Birth control pills can provide women with a range of benefits beyond preventing pregnancy. Many medications can help users enjoy better skin, reduce their risk of gynecological cancers, and experience more comfortable menstrual cycles. When used in combination with condoms, birth control pills can offer women safe, healthy, and comfortable sexual lives. Knowing the differences between birth control pills can help women select the type that is right for their individual preferences and needs.
Women who find their menstrual cycles to be uncomfortable or inconvenient might want to look into getting continuous-cycle pills. This type of birth control prohibits tissue buildup in the uterus, which it would normally shed each month. With continuous-cycle pills, women can avoid unintended pregnancies and unwanted periods.
Many women opt for combination pills, which are named for their hormone content. Progestin and estrogen are two hormones that play a pivotal role in reproductive health and pregnancy. Combination birth control pills introduce both hormones into the body, which together prevent ovulation. If a woman does not ovulate, she cannot become pregnant. Combination pills come in a variety of formulations. Some pills adjust the dosage of progestin and estrogen each week of a given month, while others provide a static stream of these hormones on a daily basis.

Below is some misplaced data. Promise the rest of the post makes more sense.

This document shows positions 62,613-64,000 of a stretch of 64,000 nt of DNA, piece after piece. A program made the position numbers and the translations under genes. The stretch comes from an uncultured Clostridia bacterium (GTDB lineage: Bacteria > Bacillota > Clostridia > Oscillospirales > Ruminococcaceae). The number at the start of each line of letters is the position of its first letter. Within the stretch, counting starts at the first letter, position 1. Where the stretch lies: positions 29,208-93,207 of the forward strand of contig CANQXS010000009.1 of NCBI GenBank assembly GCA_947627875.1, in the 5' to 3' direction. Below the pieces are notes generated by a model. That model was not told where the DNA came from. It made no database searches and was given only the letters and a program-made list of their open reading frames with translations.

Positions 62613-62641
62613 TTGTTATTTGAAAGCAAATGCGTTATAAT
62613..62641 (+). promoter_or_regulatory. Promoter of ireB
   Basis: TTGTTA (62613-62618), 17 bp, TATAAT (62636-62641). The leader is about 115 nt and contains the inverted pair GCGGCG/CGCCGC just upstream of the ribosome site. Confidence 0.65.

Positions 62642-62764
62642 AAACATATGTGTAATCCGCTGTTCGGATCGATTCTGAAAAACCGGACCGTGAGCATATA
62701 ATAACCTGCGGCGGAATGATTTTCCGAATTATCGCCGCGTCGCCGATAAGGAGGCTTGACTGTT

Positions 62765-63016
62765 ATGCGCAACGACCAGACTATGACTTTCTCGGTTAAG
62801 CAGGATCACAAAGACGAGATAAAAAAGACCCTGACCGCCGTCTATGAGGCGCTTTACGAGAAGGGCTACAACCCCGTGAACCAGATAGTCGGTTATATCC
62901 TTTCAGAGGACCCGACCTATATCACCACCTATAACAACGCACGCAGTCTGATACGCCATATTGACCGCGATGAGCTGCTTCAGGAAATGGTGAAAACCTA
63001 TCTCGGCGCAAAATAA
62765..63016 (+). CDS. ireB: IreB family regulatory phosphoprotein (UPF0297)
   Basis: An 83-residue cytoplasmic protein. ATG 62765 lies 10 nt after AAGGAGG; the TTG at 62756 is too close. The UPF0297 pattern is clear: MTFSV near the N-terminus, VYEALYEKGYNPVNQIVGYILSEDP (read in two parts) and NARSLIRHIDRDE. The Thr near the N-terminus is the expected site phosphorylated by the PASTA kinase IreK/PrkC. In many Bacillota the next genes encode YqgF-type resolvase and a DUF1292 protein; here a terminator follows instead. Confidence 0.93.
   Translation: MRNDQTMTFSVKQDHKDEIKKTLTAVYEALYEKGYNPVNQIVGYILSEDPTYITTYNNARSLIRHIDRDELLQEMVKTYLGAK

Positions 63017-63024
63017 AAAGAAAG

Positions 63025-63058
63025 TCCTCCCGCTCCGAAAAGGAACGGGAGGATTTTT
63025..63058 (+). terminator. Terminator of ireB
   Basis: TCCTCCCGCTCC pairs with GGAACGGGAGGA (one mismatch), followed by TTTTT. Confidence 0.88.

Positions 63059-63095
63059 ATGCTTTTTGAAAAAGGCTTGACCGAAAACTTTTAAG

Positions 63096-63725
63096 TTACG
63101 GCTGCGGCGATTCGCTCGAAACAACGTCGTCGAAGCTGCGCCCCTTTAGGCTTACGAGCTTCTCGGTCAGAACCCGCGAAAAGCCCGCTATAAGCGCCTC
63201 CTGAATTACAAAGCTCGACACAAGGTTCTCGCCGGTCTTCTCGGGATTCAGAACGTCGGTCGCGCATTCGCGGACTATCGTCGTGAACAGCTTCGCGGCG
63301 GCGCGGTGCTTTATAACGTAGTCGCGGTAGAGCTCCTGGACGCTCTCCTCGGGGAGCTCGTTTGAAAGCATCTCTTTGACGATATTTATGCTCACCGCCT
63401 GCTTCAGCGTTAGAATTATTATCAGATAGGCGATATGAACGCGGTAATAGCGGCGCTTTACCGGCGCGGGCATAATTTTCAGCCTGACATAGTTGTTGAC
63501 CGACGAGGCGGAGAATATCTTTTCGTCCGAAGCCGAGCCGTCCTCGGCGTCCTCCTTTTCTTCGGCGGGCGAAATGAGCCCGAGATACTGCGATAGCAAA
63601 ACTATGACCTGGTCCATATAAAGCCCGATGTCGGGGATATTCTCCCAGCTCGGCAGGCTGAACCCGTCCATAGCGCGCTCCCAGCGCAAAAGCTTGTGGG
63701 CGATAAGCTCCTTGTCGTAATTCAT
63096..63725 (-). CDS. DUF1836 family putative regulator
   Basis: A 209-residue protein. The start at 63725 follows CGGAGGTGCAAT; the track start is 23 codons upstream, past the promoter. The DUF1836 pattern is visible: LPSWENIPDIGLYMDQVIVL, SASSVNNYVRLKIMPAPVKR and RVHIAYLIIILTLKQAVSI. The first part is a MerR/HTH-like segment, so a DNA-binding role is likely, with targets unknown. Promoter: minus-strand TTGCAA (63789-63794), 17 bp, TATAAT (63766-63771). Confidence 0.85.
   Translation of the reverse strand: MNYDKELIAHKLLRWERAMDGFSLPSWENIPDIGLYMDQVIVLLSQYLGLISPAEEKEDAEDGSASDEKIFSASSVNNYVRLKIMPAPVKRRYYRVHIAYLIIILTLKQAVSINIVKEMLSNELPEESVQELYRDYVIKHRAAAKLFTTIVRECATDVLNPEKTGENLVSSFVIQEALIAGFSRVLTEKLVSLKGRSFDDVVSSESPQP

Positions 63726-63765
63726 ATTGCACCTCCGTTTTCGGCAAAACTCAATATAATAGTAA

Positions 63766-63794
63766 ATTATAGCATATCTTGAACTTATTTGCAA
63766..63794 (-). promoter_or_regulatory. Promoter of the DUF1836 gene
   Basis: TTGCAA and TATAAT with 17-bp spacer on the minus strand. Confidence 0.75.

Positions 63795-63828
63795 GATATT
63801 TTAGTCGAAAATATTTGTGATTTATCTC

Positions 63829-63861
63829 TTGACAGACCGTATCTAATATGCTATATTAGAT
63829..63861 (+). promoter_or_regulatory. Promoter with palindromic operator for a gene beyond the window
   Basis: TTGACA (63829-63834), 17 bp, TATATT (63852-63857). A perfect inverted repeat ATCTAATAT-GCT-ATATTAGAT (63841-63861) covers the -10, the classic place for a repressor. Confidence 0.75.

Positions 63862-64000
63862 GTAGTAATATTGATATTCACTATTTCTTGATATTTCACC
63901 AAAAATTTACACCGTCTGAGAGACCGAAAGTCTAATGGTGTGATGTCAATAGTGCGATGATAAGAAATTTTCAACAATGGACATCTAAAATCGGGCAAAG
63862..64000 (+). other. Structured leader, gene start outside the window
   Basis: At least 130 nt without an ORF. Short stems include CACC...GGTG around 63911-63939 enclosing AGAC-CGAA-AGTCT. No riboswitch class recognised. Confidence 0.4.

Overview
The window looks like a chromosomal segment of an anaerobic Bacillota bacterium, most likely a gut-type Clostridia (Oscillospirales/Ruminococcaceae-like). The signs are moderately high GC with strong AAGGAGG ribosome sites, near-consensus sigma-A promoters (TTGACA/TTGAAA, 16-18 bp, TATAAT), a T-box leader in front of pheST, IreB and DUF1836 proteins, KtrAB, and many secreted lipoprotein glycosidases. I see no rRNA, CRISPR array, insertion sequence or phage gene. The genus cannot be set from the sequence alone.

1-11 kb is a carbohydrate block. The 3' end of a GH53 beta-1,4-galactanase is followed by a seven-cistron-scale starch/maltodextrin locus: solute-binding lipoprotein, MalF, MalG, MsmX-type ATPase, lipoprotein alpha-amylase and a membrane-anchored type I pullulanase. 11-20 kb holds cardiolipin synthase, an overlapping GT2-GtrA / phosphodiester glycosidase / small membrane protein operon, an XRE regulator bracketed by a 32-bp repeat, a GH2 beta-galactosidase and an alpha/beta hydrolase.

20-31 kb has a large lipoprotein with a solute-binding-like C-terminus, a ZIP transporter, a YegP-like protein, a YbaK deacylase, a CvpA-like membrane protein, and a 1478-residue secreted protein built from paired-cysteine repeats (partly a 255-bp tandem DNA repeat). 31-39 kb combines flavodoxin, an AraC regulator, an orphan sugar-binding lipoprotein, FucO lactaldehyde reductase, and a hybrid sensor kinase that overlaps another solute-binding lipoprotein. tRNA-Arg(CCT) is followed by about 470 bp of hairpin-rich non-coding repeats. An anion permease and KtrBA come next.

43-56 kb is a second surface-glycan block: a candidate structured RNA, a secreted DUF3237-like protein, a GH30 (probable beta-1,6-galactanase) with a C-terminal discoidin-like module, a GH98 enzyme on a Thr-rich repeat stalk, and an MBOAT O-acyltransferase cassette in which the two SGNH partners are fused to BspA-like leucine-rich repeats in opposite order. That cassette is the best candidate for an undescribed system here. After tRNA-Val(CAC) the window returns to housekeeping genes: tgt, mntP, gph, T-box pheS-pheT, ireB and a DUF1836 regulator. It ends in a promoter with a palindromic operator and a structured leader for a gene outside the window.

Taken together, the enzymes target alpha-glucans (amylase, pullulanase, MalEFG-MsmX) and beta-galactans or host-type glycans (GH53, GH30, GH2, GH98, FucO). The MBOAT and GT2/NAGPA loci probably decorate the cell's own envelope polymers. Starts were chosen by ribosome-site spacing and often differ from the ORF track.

Because combination pills come with a slight increased risk for blood clots, some women might prefer progestin-only pills. As with any other type of birth control pill, women who choose to take progestin-only pills must strictly adhere to the prescription recommendations. This means taking one pill each day at the same hour so that the body will not mistakenly ovulate and create the opportunity for conception. Women who wish to breastfeed their children might also consider progestin-only pills as an added form of birth control.
Are you considering your birth control pill options? Washington Surgi-Clinic provides birth control services, including patches, injections, and birth control pills. If you live in the Maryland, Virginia, or Washington, D.C. area, call us today at (202) 659-9403.